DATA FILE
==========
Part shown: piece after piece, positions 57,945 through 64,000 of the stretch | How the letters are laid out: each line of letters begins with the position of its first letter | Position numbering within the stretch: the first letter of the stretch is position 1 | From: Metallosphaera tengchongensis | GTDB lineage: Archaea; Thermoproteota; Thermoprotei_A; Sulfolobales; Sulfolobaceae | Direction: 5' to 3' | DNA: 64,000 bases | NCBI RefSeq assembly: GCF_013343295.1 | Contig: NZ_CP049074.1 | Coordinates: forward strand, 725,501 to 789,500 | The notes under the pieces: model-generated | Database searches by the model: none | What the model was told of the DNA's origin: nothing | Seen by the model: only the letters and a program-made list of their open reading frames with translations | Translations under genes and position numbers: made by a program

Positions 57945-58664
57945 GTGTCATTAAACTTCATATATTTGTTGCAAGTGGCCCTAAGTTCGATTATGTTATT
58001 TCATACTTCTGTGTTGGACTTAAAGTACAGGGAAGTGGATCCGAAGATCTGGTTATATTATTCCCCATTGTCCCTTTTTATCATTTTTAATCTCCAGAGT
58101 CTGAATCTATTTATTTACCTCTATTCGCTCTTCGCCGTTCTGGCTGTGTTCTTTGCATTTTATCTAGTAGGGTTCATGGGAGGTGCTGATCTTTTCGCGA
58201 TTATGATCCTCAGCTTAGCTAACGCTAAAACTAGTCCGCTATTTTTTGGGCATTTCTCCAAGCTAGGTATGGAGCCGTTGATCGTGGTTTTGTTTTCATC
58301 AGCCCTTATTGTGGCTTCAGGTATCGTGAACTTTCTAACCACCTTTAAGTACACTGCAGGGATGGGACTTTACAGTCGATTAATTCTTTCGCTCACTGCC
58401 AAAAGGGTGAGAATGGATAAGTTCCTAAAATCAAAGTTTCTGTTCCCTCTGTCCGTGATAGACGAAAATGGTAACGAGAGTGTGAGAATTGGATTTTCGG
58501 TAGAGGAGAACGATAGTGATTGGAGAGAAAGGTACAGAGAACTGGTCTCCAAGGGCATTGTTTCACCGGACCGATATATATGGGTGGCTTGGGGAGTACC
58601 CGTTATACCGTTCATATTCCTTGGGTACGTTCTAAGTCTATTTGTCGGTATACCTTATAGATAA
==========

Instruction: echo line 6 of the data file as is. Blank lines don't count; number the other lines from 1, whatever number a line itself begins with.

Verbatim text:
58201 TTATGATCCTCAGCTTAGCTAACGCTAAAACTAGTCCGCTATTTTTTGGGCATTTCTCCAAGCTAGGTATGGAGCCGTTGATCGTGGTTTTGTTTTCATC